by compiler development and other corporations, and their investment
Sadly, Usenet is a text-only medium, but what I clearly need here is a
picture of a giant temple in Cambodia, captioned "WAT?"
Nixon invaded Cambodia while I was discovering that IBM refused to fix
a broken Fortran compiler that we needed in my computer science class.
Middle class white students at the Univ of Chicago had no such
problem, and I fixed the compiler a year later in machine language and
made it available to students. I can connect. Can you, Peter?
As it happens, I was an active participant in the C committee during the
C99 era. I did this on my own dime; the extent of support I received from
my employer (BSDi, at first, later Wind River) was that they counted only
half the time I spent at meetings as vacation, making it possible for me to
You should have negotiated a better deal.
The major corporate interests were compiler developers, and the people
representing them were compiler workers -- who seemed enthusiastic about
building substantial new functionality into the language.
As employed compiler developers, I am certain they were. I was
likewise enthusiastic as a compiler developer. The problem is that
there's a sharp separation between people's roles as compiler
developers paid to actually feel enthusiastic and those people years
later, homeless or without medical insurance owing to the lack of
interest in actually fixing C as opposed to standardizing mistakes on
behalf of their former employers.
I assure you, if you wanted to shed compiler developers, dropping the IEEE
annex and the type-generic math functions would have been MUCH more
Meanwhile, we committed everyone to supporting 64-bit math even on 16-bit
processors, committed to standard division semantics, and otherwise
standardized things substantially.
Very good as far as it goes.
In fact, the bulk of the "undefined behavior" cases are there, not so that
compiler writers can do LESS work, but so that they can do MORE work -- such
as aggressive optimizations.
....at the cost of making C comprehensible in the vast majority of
There was no interest outside Open Source in making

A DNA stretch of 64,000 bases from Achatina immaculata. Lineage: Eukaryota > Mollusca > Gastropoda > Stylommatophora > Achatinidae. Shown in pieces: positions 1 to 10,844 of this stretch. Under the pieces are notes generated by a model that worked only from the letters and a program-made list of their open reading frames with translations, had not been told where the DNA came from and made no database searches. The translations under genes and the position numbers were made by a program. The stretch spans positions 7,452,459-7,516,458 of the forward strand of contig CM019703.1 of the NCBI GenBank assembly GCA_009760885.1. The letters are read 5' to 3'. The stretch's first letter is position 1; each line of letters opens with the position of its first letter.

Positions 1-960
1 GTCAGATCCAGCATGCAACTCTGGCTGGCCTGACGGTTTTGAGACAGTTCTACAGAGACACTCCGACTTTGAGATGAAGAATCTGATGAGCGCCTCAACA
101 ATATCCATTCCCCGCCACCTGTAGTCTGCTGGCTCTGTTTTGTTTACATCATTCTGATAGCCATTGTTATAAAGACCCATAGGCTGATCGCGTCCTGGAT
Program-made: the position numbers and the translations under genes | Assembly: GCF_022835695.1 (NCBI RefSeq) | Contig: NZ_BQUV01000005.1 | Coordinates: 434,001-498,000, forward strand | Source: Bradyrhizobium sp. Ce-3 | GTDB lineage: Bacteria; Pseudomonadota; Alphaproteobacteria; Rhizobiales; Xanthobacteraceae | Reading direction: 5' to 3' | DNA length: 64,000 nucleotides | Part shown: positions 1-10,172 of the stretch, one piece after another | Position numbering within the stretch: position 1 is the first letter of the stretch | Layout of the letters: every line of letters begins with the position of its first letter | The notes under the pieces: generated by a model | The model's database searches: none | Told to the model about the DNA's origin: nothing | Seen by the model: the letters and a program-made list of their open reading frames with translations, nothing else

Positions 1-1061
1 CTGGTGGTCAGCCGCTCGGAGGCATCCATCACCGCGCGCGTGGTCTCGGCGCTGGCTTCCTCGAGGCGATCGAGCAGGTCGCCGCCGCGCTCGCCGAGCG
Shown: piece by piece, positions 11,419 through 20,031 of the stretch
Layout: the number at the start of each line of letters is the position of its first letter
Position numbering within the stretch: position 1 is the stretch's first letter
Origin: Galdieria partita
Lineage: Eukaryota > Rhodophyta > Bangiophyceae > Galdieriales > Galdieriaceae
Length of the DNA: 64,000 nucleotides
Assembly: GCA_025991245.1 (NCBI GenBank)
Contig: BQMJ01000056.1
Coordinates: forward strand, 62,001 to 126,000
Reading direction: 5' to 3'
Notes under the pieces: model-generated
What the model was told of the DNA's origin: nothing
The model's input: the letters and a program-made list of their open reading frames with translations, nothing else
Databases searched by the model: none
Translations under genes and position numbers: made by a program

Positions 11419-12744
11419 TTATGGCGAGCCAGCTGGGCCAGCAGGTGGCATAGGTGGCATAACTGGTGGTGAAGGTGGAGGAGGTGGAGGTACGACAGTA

correct, much less excellent, C compilers in 1999, C compilers having
become commodities, and there was no fiduciary reason for companies to
fix compilers to conform to a more precise standard: therefore, the
standard was made as undefined (not a standard, in other words) as
possible in a giveaway to corporations which looked forward to the
monies handed over to banks in 2008.
I do not believe that, even today, C compilers are "commodities". I did
some experimentation with IBM's research compiler and compared it to gcc
on the Cell; the differences were really quite noticeable, and given that
this is an environment targeted at supercomputing apps, I think a 10%-20%
difference in performance of generated code pretty much refutes the notion
that compilers are a "commodity".
It appears to many of us that Schildt was a sacrificial lamb, a
representative of an individual knower,
He was a representative of someone who wrote books about issues he knew
nothing about. (Not that I can claim that there's no errors in my books;
Up to this point ("knew nothing about") you sound sensible. But as in
the case of Clive Feather, you make global/null claims about him. And
then you start in on him, and you appear at that point to have an
if my esteemed critic would like a copy of Portable Shell Scripting to
comb through for errors, I'm pretty sure there's at least a dozen.)
You concede this. But you seem to assume that you should be forgiven
for errors, whereas the Outsider may not.
and of the type of
knowledgeable programmer who (like Carthage) had to be destroyed, for
his knowledge is now the private property of corporations, to be
preserved or destroyed at will.
Uh, no. His "knowledge" was, as it happens, just plain wrong.
But when we investigate what's wrong, we find trivia, MS-DOS v unix
differences, and style.
(Wording amended as requested in next sentence):
In all of this, the public interest
was unmentioned, and the public was damned, not only by corporations
but also by people corrupt enough to work for free, nor for the wretched
of the earth, but for Moloch itself: the corporation.
I can make no sense of "corrupt enough to work for free". The volunteer
work I've done over the years (and there isn't that much of it) doesn't
exactly seem "corrupt" to me. I do things because I believe them to be
Seebach and Feather have not only gone after Schildt. They also
continue to savage professional reputations whenever their standard is
Er, we have?
Yes, in clc.
I am unaware of this. I am all for people questioning the standard. I hear
there's a new one being worked on, and it sounds like they're continuing
to focus on things that compiler developers want to add based on feedback
from the users who need the best performance they can get from their
Note how your language, from "want" to "performance", excludes
correctness while you scapegoat Schildt for incorrectness, not of
software, but in teaching software, an activity which requires